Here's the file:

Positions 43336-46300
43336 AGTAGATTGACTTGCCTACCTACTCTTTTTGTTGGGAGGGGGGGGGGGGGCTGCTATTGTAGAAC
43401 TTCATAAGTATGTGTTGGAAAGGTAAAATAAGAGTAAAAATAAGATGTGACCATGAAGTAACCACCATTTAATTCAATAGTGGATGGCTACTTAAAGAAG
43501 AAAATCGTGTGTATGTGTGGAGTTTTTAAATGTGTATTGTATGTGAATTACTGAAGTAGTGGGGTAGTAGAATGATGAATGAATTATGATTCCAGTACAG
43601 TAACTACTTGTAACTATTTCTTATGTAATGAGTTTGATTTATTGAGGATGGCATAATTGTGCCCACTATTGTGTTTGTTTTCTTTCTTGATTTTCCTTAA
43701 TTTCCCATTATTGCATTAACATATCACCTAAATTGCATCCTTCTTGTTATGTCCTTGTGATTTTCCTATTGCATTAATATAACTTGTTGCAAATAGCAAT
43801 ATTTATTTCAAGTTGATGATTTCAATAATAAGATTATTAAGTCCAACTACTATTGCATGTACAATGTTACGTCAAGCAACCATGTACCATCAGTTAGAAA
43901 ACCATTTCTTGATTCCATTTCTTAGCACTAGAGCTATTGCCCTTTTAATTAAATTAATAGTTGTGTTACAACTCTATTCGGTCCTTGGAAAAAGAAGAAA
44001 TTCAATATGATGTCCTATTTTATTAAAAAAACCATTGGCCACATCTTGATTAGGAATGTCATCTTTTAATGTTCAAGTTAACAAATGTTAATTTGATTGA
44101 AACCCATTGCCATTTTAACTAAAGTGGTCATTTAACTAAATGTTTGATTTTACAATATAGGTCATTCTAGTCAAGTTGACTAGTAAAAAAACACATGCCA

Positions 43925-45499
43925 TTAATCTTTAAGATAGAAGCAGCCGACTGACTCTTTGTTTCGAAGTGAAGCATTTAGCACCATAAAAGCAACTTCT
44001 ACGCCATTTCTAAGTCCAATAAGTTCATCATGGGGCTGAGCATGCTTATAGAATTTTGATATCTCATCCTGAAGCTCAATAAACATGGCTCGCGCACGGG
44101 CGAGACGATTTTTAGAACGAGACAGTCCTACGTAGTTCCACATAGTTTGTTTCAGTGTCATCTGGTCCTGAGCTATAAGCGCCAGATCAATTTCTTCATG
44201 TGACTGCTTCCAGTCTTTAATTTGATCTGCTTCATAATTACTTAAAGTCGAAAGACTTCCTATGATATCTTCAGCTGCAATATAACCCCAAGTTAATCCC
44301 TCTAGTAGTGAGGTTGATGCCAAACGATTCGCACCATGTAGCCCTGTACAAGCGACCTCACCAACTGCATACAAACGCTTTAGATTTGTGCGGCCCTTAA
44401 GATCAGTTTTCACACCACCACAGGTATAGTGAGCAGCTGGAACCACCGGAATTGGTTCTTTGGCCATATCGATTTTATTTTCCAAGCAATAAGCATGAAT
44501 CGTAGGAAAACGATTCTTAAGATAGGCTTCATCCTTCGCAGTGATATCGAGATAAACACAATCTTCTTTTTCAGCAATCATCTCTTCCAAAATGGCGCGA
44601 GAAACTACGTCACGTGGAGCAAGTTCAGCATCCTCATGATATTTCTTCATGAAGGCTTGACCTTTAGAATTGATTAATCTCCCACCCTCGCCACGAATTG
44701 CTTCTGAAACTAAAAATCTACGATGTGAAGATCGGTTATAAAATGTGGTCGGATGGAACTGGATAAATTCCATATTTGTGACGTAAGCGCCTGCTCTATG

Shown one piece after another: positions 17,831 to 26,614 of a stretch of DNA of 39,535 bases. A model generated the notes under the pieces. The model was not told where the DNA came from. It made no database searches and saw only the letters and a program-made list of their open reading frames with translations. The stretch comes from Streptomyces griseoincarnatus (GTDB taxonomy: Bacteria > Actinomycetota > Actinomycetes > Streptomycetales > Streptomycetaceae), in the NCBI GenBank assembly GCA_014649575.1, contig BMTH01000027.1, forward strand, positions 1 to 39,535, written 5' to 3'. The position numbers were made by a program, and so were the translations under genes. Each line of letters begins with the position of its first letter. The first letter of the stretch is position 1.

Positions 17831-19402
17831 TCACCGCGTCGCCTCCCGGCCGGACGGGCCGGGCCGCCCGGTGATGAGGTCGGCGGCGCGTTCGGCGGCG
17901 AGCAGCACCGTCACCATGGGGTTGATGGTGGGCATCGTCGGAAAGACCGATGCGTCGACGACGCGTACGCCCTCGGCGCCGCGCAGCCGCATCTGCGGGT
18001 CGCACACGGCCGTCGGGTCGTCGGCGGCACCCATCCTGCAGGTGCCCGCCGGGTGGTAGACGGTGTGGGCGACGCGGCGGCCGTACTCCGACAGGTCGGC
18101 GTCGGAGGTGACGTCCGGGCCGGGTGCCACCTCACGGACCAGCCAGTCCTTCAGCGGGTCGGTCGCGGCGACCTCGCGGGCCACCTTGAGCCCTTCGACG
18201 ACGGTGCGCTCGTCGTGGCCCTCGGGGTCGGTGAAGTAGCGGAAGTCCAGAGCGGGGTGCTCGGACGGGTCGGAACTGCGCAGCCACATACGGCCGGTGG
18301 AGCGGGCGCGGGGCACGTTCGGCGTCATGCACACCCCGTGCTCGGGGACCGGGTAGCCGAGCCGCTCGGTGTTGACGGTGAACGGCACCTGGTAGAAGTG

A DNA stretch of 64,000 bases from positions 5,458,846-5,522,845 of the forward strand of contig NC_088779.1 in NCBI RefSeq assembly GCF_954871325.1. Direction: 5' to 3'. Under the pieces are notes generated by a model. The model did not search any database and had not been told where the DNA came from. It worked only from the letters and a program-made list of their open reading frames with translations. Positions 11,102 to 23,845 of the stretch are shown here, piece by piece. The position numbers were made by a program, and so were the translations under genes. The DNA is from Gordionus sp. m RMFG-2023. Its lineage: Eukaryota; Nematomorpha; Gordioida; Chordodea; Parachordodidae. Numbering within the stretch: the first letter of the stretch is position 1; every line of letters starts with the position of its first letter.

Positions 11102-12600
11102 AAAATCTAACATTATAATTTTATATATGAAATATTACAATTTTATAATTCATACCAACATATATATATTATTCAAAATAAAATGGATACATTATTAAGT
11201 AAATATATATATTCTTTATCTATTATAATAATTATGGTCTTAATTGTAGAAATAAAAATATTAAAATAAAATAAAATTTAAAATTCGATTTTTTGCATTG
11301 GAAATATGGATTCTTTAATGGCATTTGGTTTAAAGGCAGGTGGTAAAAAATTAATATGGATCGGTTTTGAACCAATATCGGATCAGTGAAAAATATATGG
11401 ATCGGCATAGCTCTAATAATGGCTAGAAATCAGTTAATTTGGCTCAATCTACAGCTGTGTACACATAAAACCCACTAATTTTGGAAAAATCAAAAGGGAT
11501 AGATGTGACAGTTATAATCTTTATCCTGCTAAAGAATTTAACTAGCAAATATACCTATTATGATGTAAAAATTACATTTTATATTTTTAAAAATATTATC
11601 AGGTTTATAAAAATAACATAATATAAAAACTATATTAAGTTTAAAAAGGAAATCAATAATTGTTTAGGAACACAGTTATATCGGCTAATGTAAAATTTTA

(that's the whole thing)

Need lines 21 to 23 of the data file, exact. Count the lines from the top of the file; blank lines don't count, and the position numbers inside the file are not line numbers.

Shown one piece after another: positions 17,831 to 26,614 of a stretch of DNA of 39,535 bases. A model generated the notes under the pieces. The model was not told where the DNA came from. It made no database searches and saw only the letters and a program-made list of their open reading frames with translations. The stretch comes from Streptomyces griseoincarnatus (GTDB taxonomy: Bacteria > Actinomycetota > Actinomycetes > Streptomycetales > Streptomycetaceae), in the NCBI GenBank assembly GCA_014649575.1, contig BMTH01000027.1, forward strand, positions 1 to 39,535, written 5' to 3'. The position numbers were made by a program, and so were the translations under genes. Each line of letters begins with the position of its first letter. The first letter of the stretch is position 1.

Positions 17831-19402
17831 TCACCGCGTCGCCTCCCGGCCGGACGGGCCGGGCCGCCCGGTGATGAGGTCGGCGGCGCGTTCGGCGGCG